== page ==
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EST and Green Urbanism

October 2011


I had the great opportunity of presenting excerpts of the National Environmentally Sustainable Transport Strategy (NESTS) and talk about its implementation at the local level at the recently concluded Green Urbanism Conference. The Conference was organized by the School of Urban and Regional Planning (SURP) of the University of the Philippines Diliman in cooperation with the Faculty of Design of Kyushu University, with support from various partners including AusAID. It ran from October 18-20, 2011 at the Heritage Hotel Manila, featuring a variety of topics divided into 5 sessions namely:

  • Green Cities
  • Green Architecture and Ecological Landscapes
  • Green Infrastructure
  • Environmentally Sustainable Transport
  • Developing Climate and Disaster Resilient Urban Centers
More details on the conference are available from the SURP’s homepage. Meanwhile, I reproduce the concluding section of the paper below for a quick look at the paper’s content:

“This paper presented current and past efforts focusing on sustainable transport. Many of these are continuing especially the promotion of good practices in EST that emanate from the national strategy that was recently formulated. The national EST strategy identifies action plans and the corresponding responsible agencies or entities. The key competencies and skill sets that will enable cities to formulate and implement meaningful programs and projects were also presented. More importantly, the paper examined the capacities of cities for transportation planning and recommended for collaborative agreements with local universities with sustainability in mind.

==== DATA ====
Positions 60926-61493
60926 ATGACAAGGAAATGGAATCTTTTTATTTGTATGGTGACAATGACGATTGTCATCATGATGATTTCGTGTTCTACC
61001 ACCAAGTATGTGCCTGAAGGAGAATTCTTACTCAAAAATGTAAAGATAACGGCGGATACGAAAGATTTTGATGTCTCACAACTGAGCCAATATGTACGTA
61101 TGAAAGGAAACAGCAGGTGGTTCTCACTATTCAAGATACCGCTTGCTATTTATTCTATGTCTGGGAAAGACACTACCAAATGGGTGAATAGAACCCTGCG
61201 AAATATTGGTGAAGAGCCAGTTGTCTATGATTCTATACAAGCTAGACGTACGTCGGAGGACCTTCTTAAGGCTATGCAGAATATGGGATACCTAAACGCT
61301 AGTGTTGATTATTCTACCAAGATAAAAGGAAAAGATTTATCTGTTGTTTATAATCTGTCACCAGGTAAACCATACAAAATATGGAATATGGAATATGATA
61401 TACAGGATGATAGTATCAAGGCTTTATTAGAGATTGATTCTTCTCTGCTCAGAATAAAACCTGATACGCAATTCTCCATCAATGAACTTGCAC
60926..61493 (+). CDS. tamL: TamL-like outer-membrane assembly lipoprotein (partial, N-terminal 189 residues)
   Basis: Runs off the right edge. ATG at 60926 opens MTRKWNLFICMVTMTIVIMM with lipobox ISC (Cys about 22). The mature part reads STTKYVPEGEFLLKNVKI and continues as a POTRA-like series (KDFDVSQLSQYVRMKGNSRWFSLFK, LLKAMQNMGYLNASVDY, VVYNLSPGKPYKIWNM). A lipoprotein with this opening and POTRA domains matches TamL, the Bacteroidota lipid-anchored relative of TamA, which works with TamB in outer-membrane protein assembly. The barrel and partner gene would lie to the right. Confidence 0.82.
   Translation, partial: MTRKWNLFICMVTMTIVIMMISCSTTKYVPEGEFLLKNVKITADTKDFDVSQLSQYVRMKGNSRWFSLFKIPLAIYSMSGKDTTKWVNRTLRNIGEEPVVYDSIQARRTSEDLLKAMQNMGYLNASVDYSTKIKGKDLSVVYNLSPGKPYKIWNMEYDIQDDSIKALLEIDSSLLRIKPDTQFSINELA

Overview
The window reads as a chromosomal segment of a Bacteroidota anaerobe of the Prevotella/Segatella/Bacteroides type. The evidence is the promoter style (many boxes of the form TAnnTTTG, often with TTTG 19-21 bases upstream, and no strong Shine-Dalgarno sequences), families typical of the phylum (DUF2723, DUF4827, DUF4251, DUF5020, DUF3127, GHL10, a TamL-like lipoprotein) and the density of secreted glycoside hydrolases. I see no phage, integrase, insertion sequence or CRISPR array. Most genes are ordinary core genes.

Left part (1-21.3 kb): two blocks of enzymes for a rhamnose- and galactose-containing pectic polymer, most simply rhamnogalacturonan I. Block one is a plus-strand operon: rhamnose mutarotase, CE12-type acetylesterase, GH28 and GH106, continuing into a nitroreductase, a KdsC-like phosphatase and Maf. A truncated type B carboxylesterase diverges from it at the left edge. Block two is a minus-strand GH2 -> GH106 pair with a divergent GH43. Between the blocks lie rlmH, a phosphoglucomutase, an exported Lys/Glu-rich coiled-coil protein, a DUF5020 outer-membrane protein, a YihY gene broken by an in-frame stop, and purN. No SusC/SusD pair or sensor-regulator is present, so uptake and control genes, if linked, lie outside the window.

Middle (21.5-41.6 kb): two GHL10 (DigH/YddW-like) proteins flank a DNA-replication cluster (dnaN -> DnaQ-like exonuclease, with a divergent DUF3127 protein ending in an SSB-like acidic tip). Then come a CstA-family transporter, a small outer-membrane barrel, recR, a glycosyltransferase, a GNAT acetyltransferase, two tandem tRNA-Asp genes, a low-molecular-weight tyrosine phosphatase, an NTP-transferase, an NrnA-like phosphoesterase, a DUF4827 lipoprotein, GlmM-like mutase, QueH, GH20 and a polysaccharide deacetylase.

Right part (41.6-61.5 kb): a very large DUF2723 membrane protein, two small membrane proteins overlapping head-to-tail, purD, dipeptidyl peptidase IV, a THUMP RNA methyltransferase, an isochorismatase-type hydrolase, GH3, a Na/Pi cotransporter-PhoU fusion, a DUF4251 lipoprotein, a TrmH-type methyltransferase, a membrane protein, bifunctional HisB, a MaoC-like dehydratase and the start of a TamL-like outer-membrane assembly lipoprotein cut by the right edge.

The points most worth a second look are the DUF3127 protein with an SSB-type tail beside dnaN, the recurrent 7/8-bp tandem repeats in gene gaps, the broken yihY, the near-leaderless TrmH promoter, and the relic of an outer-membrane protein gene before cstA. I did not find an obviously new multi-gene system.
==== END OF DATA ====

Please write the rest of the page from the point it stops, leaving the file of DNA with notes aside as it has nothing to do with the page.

The general observation has been that LGUs are often unaware that certain programs and projects they are implementing or planning actually fall under EST. As such, they are unable to package their programs and projects in a way that can be attractive to both local and foreign support. One main objective of social marketing for EST is to assist cities by capacitating them with the fundamentals they would need to undertake projects geared towards sustainable transport.

The strategies developed for each EST thematic area are collectively called the national strategy and implies responsibility of a national agency for its implementation. Upon closer scrutiny, however, it must be realized that significant impacts will only be attained if EST is successfully implemented at the local level. The role of national agencies such as the DOTC and the DENR is to provide guidance and capacity to cities for the latter to be able to come up with meaningful programs and projects. After all, while big ticket EST projects may be initiated by national agencies, their success will be determined by how these are implemented at the local level. In the Philippines, cities have been empowered for such purposes and localizing national programs and strategies would be essential in addressing enduring and emerging problems concerning transport and traffic.”

The full paper may be downloaded from the link below:

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